At age 13, Rick Blount began work at one of New Orleans’ most legendary restaurants—his great-great-grandfather’s. Today at 58, he manages what is now regarded the oldest family-run eatery in the nation. Antoine’s, the city’s grand dame of French-Creole cuisine, marks its 175th anniversary this year. Famed for its oysters Rockefeller (which Blount’s great-grandfather, Jules Alciatore, created in 1899), the world-renowned restaurant continues its culinary legacy by sticking to tradition while embracing change. “How can you be old and new at the same time?” asks Blount. “That’s what makes Antoine’s—and New Orleans—so different than most of the world.”
The director of the Southern Food and Beverage Museum, where there’s currently an Antoine’s anniversary exhibit, has called the restaurant a “food museum” in its own right.
There’s a lot about Antoine’s that is museum-like. The building itself hasn’t changed much over the years. And the dishes we serve, in general, are authentic and prepared the same way they would have been during the 1800s.
Antoine’s isn’t just resting on past laurels, though.
Like anything, Antoine’s had to adapt and change or meet the fate of the dinosaurs. It had become too stiff, so we relaxed the dress code, added the Annex and Hermes Bar and made a substantial amount of changes over the past five years.
You took over as CEO in 2005. How has the French Quarter dining scene changed over the past decade?
I’m really bullish on the French Quarter, more so today than any other time in history. It’s poised to be as great as it can possibly get. There’s unbelievable competition, unbelievable pressure for excellence and all of that, I think, is nothing but a good thing.
Which of Antoine’s 14 themed dining rooms is your favorite?
The 1840 Room, it’s probably the closest thing we have to a family dining room. The walls are adorned with portraits of my ancestors and family members, which makes it a particularly interesting room to me.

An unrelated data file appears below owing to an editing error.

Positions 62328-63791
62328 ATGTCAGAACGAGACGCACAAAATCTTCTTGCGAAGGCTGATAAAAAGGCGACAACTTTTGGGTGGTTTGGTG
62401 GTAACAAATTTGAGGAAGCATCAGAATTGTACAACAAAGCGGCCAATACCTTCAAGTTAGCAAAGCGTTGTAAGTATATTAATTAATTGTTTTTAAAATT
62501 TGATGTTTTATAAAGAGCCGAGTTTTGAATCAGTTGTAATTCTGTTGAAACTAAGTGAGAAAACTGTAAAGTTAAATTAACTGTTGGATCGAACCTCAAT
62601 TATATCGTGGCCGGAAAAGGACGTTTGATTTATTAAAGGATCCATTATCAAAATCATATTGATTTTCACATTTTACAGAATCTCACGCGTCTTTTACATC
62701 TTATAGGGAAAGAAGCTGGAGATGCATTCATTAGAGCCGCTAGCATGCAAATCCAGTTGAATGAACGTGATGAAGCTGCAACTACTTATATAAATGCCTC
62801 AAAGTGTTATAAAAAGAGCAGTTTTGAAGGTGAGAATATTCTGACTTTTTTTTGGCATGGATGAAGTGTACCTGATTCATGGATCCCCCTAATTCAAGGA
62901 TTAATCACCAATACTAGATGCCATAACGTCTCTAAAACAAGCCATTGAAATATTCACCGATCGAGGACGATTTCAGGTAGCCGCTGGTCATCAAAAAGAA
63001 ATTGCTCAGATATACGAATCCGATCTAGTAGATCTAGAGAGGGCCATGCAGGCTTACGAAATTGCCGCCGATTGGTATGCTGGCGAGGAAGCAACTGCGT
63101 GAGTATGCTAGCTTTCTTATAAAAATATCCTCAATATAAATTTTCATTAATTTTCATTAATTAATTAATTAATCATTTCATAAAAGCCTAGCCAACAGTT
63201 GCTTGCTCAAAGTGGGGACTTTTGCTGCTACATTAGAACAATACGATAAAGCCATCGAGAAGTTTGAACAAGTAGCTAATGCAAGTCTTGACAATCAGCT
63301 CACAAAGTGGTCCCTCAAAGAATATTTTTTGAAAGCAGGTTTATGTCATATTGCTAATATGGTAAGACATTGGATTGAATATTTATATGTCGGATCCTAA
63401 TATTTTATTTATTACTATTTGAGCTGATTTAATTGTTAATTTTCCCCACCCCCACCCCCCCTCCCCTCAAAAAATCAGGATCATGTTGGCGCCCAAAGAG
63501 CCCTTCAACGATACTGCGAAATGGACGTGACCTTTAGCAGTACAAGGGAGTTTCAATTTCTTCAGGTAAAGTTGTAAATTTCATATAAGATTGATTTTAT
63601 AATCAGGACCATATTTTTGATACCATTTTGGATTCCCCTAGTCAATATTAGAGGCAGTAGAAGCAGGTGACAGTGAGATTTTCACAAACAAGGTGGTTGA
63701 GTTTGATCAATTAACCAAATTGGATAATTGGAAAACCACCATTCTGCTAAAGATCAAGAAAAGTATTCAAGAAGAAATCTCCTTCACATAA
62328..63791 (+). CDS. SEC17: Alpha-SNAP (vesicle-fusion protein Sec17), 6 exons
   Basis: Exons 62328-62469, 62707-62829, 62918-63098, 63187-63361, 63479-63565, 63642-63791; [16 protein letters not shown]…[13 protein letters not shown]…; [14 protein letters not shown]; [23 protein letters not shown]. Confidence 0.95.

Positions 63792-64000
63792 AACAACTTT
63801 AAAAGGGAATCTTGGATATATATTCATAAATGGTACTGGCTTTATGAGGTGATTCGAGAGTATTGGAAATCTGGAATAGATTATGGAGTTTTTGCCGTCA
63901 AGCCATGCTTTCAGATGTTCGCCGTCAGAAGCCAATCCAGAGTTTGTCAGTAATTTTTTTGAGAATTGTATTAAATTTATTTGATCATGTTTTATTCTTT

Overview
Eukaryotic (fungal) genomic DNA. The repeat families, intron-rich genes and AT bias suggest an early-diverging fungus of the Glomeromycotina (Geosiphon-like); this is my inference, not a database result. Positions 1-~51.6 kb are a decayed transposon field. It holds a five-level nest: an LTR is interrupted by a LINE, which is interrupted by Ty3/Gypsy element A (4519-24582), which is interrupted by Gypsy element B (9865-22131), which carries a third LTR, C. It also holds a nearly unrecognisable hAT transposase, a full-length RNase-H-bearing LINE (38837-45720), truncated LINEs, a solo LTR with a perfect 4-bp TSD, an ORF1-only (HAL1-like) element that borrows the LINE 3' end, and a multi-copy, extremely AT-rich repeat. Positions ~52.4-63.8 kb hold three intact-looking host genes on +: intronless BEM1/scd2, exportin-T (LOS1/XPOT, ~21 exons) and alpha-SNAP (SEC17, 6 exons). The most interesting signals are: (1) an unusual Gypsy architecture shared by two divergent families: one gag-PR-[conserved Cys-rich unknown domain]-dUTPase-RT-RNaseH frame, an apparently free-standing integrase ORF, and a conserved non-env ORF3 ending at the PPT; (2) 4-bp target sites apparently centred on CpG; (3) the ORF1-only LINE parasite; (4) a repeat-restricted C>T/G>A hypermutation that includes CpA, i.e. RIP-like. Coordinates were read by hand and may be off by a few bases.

There is talk of Japanese Room getting a makeover.
I hope. It’s an interesting anomaly. People either love it or hate it; some think it’s the coolest thing in the world, others think it is totally out of place and can’t imagine having a traditional French-Creole dinner amid orange blossoms.
In addition to five generations of Alciatores, the restaurant counts a multigenerational waitstaff as well.
There’s a family culture at Antoine’s. I can’t say we’re always the most functional family … but we are a family. And that’s very important to everyone who works here. Not only do we get along ourselves, we get along with our guests.
Oysters Rockefeller or oysters Foch?
Both originated here and are wonderful dishes. But if we were sitting in the Hermes Bar and someone said, “I want to try oysters, but never have,” I would suggest the Foch. The combination of the oyster and the pâté and the sauce is really pleasing to the palate, even if you’re not an oyster lover.
If you could relive one moment in Antoine’s 175-year history what would it be?
Oh, lord, there are so many. I would love to have been a fly on the wall in New Orleans during the Civil War or Reconstruction or the Roaring ’20s. To have seen the end of Prohibition—what a party that must have been! The conversations you could have with the thousands of people who have sat in those bentwood chairs, from President Roosevelt to Whoopi Goldberg. I would love to be able to talk to any of them.